Tanya Luhrmann’s work, When God Talks Back: Understanding the American Evangelical Relationship with God, is one woman’s perspective and premise on, “How can sensible, educated people in an invisible being who has a real effect on their lives?” My first objection is her broad use of the “American Evangelical” Church when her reality her book reflects her personal interactions with the Vineyard Church which only a subcategory of the Evangelical church in America.
Of great concern was her ending of the book, “And there is another factor that shapes the way the individual experiences God. That is the real presence of the divine. I have said that I do not presume to know ultimate reality. But it is also true that through the process of this journey, in my own way I have come to know God. I do not know what to make of this knowing. I would not call myself a Christian, but I find myself defending Christianity.”[2
I entered the book with great interest. I read the book with a question mark in mind. I finished with a deep concern how someone could be around “hearing” and “believing” and walk away saying that she would not call herself a Christian.
Luhrmann’s journey in and around the Vineyard Church is what gave her an anthropological view of her search for how people discover and believe in God. Luhrmann focuses on her Vineyard experiences and the semantics and practices that are common to the Vineyard churches that she attended. Her book is a collection of various people and their stories of their miracles, interaction, and miracles that they had received When God Talks Back.
Luhrmann introduces us to potheads, mothers, and intellectuals who experience God in their own personal way. “In fact, what I saw was that coming to a committed belief in God was more like learning to do something than to think something. I would describe what I saw as a theory of attentional learning – that the way you learn to pay attention determines your experience of God.”
Her ethnographic and psychological background, seem to present a detailed, yet tainted view of some of the experiences. “In effect, people train the mind in such a way that they experience part of their mind as the presence of God. They learn to reinterpret the familiar experiences of their own minds and bodies as not being their own at all—but God’s.”
This may sound a bit crass, but I got more from the Preface, than I did the book. At times, I couldn’t distinguish if it was “tongue in cheek” or an outright distaste for the supernatural that she saw/heard. Some of Luhrmann’s experiences were not new or over the top from the myriad of experiences that I have observed over the years.
In Luhrmann’s chapter, “The Skill of Prayer”, I found myself a bit taken back with her experience in London. Her premise was that, “We have seen that in the kind of prayer taught in evangelical churches, those praying focus on what they think, feel, and imagine. And we have also seen that prayer traditions presume that these practices alter spiritual experiences.”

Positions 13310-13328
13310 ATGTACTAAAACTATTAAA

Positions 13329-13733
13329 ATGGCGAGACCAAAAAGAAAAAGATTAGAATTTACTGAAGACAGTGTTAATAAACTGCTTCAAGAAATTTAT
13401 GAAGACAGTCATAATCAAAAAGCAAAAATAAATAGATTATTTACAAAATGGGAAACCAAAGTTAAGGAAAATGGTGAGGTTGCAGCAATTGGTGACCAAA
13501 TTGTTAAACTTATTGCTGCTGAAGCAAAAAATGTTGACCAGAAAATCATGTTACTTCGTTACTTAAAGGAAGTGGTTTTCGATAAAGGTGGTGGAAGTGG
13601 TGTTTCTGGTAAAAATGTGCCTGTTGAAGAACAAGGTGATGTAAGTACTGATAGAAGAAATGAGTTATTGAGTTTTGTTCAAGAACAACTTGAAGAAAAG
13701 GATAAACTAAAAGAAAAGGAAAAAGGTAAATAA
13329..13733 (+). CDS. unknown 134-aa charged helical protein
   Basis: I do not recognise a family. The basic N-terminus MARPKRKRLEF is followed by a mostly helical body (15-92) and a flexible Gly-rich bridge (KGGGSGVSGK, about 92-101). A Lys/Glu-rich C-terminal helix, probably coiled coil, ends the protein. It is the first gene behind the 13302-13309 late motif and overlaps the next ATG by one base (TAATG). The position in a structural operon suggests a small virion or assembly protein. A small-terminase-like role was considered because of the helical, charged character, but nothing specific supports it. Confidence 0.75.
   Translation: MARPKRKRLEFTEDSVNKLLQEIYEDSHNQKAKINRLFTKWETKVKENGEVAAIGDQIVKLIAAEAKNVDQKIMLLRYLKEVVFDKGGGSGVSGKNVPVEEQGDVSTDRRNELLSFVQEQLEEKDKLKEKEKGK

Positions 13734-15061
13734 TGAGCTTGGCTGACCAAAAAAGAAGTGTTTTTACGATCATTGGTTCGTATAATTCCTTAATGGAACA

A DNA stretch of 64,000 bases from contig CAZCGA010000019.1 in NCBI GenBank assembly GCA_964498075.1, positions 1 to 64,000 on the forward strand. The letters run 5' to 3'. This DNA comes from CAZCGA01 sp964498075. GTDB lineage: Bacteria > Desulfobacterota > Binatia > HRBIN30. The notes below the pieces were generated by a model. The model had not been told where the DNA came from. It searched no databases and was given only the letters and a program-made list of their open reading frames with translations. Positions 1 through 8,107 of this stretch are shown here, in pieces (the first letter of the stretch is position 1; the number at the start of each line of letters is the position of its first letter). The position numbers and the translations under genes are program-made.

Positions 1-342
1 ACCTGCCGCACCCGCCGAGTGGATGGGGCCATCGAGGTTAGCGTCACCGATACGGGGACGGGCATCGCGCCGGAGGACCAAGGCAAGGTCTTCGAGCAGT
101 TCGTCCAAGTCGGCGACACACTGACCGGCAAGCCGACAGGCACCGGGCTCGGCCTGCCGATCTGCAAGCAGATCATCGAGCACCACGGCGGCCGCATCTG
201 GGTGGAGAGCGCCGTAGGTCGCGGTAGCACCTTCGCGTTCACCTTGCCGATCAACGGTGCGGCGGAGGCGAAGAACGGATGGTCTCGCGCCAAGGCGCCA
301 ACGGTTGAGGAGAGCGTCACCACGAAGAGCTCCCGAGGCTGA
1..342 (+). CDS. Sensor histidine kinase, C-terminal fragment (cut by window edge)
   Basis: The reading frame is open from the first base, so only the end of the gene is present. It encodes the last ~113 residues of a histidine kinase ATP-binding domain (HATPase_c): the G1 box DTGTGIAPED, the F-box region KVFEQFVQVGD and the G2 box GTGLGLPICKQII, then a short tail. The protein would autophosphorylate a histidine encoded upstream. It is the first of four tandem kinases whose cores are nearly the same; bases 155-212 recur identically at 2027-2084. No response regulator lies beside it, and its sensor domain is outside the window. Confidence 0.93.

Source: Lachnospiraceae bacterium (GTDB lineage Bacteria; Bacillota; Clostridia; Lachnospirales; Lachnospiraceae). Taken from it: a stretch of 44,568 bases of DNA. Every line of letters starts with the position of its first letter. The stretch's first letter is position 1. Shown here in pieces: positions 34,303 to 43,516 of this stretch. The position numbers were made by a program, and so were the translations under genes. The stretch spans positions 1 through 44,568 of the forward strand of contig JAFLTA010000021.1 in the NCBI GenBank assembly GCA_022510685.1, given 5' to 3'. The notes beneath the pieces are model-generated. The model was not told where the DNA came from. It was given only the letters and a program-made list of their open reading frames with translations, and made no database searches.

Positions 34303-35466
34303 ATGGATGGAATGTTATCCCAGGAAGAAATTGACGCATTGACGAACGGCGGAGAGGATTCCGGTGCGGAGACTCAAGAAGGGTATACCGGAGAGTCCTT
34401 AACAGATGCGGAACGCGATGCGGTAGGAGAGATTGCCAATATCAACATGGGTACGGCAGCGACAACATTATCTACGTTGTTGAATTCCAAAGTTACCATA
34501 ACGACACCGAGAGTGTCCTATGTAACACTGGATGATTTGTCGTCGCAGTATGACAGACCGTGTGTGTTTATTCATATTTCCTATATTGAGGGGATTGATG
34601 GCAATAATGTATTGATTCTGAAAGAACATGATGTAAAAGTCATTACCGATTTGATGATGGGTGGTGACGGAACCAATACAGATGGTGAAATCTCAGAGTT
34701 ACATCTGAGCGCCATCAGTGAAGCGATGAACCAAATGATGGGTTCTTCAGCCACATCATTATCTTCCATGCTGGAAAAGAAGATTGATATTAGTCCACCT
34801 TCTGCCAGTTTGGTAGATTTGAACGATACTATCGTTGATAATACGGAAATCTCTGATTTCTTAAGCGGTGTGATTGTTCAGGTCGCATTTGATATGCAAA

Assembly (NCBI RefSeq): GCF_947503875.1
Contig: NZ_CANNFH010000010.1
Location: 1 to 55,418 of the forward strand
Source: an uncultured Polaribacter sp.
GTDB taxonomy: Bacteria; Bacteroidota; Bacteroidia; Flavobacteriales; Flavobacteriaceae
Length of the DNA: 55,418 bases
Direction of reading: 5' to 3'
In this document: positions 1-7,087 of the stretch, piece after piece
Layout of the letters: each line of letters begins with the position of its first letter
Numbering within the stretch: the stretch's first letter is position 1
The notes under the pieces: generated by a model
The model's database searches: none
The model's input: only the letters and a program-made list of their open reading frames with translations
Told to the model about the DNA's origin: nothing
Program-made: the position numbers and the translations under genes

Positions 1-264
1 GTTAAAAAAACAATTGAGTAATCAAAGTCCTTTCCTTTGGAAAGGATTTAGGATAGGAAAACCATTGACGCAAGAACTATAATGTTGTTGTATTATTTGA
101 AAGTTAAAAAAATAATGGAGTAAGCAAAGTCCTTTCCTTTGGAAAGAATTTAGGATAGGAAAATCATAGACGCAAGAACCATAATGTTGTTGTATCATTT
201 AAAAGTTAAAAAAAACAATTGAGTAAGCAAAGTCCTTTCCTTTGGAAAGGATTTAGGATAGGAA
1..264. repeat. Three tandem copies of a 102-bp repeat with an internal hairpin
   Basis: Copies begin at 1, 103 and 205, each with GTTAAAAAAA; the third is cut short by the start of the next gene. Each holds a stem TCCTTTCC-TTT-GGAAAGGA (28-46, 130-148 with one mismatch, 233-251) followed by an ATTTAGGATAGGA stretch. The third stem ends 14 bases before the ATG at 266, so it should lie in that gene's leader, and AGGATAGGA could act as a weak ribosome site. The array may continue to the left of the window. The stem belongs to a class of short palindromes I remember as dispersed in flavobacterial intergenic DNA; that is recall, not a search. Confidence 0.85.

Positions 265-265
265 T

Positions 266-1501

I followed some of Luhrmann’s skepticism; at times, I have asked questions about legitimacy and experiential environments that caused questioning of faith and reality. Where I have some pause is when we mentally attempt to presuppose or analyze a transcendent God that performs and behaves in ways that are totally foreign to us.
Luhrmann, on page 190, says the following: “I thought I could figure out whether the mental changes they reported really did take place” (this was about prayer and understanding God), “I was curious about how magic come to seem real to modern people”, “When I set out to understand…”, and “For the most part, I found, the rituals depend on techniques of the imagination.” She then tells of reading, “…Arthurian Britain and Celtic Isles (it was written by a magician), I allowed myself to get deeply involved with the story….allowing it to grip my feelings to fill my mind. I read late into the night. And as I woke the next morning, I saw six druids standing against the window, above the stirring London street below. I saw them and they beckoned to me.”
Shakespeare begins Hamlet with the following words, “To be or not to be. That is the question.” These words from the early 1600’s seem to reflect Luhrmann. My question is what did she truly resolve in her pursuits? Did she hear? Did she believe?
 T. M. Luhrmann, When God Talks Back: Understanding the American Evangelical Relationship with God, (New York: Vintage Books, 2012), 300.
 Ibid., 325.
 Ibid., xxi.
 Ibid., xxi.
 Ibid., 189.
 Ibid., 190.
 Ibid., 191.